Donald Trump
US Republican presidential candidate Donald Trump speaks at a campaign rally in West Allis, Wisconsin on 3 AprilReuters

Republican presidential frontrunner Donald Trump called on Ohio Governor John Kasich to drop out of the presidential race, claiming the long shot candidate is taking away potential Trump voters. Trump also refused to rule out a third-party run if he does not nab the GOP nomination in July.

"All he's [Kasich] doing is just, he goes from place to place, and loses, and he keeps running," Trump told reporters on 3 April. "Well, why doesn't Marco Rubio do that? Why doesn't Jeb Bush do that? Why didn't all of them do that? Now if he wants to go and have his name put in nomination in the convention, he can do that. He doesn't have to run and take my votes."

Shedding light on the comments, Trump continued: "He's taking my votes. He's not taking Cruz's votes. He's taking my votes."

In a separate interview on Fox News Sunday, Trump spoke about the possibility of running as an independent if he does not win the party's nomination. "I want to run as a Republican. I will beat Hillary Clinton," he said. Despite his claims, poll after poll shows Clinton can readily beat Trump in the general election.

When asked if he would rule out a third-party run, the bombastic real estate mogul said: "I'm gonna have to see how I was treated. It's very simple." The Los Angeles Times noted that if Trump were to launch an independent run, it could prove disastrous for the GOP.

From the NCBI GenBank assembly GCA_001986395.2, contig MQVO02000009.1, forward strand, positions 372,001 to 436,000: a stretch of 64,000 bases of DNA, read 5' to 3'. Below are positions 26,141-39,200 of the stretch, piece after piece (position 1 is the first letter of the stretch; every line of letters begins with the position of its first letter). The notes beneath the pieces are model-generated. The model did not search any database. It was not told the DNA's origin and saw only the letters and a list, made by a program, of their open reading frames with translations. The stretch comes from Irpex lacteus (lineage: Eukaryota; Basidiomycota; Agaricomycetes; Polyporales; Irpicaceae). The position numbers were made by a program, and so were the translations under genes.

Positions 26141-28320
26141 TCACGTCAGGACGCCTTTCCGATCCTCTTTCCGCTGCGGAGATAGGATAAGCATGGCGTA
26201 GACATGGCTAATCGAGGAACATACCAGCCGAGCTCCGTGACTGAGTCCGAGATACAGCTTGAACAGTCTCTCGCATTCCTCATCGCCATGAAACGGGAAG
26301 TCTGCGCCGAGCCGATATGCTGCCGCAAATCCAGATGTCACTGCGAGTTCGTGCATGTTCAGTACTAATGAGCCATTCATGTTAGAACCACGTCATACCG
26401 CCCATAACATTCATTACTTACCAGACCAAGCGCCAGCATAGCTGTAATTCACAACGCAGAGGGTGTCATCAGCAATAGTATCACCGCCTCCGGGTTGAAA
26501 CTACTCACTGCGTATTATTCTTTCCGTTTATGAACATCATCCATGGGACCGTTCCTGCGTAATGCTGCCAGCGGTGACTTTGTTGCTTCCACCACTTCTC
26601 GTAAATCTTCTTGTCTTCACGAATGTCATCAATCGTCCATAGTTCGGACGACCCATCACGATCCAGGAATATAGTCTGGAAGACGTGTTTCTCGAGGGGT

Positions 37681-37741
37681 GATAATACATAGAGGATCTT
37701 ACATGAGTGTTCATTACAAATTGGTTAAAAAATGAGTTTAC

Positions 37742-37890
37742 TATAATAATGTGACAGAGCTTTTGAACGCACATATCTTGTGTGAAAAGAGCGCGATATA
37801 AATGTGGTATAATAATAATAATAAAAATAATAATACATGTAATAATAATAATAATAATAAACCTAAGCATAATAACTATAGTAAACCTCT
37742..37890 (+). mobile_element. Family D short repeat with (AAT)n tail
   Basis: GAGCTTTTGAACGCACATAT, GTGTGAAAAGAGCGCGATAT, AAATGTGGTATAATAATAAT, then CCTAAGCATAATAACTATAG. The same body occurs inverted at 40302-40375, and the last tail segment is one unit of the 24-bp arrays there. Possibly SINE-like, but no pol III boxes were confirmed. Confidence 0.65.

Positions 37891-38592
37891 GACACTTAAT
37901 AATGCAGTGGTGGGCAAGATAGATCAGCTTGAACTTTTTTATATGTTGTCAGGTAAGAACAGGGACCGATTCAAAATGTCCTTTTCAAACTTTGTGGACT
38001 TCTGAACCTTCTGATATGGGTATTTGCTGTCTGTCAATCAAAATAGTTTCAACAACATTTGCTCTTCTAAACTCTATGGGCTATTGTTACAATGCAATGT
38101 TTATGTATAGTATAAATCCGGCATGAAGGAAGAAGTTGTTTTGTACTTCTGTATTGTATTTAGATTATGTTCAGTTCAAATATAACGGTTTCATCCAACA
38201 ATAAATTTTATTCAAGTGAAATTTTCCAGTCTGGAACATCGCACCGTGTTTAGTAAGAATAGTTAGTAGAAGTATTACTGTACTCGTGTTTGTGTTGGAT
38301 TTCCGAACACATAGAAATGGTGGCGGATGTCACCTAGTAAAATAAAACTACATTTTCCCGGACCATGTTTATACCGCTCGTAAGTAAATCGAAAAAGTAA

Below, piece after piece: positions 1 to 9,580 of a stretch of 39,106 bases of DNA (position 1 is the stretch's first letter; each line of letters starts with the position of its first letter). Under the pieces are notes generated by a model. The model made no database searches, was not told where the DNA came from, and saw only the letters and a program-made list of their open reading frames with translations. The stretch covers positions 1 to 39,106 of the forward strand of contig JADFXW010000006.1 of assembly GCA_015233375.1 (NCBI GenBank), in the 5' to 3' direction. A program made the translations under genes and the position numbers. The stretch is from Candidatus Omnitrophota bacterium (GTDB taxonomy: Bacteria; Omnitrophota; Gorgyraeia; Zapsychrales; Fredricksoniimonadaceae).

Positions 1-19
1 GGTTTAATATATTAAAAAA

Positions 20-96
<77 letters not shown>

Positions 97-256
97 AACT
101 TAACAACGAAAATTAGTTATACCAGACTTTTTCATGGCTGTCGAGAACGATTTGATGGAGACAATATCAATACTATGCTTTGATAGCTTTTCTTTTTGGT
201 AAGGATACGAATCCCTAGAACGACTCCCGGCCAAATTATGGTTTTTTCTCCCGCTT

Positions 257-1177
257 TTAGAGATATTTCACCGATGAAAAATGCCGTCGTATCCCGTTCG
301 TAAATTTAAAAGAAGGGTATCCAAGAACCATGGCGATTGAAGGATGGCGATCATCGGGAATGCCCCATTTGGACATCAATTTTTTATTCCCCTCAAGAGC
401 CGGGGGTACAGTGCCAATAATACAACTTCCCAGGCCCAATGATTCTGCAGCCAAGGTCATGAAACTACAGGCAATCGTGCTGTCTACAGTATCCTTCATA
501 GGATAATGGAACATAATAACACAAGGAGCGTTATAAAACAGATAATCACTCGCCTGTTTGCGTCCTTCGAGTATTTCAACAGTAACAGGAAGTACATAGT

Trump's next primary hurdle will come on 5 April when candidates vie for voter support in Wisconsin. Despite a string of controversies and continued low polling numbers in the state, the billionaire candidate insisted he could beat rival Ted Cruz.

"Despite all of these negative ads, and you know the negative media, because the media, look, the media would like to see establishment get in for whatever reason," Trump said. "The media would like to see establishment. Despite all of that, I'm just about leading in Wisconsin. I think we could have a very good turnout."

The GOP frontrunner also said he discussed Kasich's presidential bid with RNC Chairman Reince Priebus when they met in Washington DC last week. Kasich, who trails in third place in delegate count, cannot mathematically win the necessary delegates for the nomination. The Post noted that the Ohio governor, who is the only candidate who consistently polls better than Clinton and Sanders in a general election scenario, could only win the nomination if he's chosen as a consensus candidate in a contested convention.

By staying in the race, Trump contended Kasich is taking votes from him. "It's very unfair he's taking our votes. Anybody could have stayed in. You could have had [Jim] Gilmore stay in. I mean, to be honest with you, Gilmore could have just stayed in," Trump said. "A guy like [George] Pataki could have just stayed in, he had zero. So it's very unfair that Kasich stays in, is my opinion."

In response, Kasich spokesman Chris Schrimpf said the comments prove Trump cannot secure the necessary delegates for the nomination. "It also shows that Trump knows that his toughest competition after Wisconsin is John Kasich," Schrimpf said.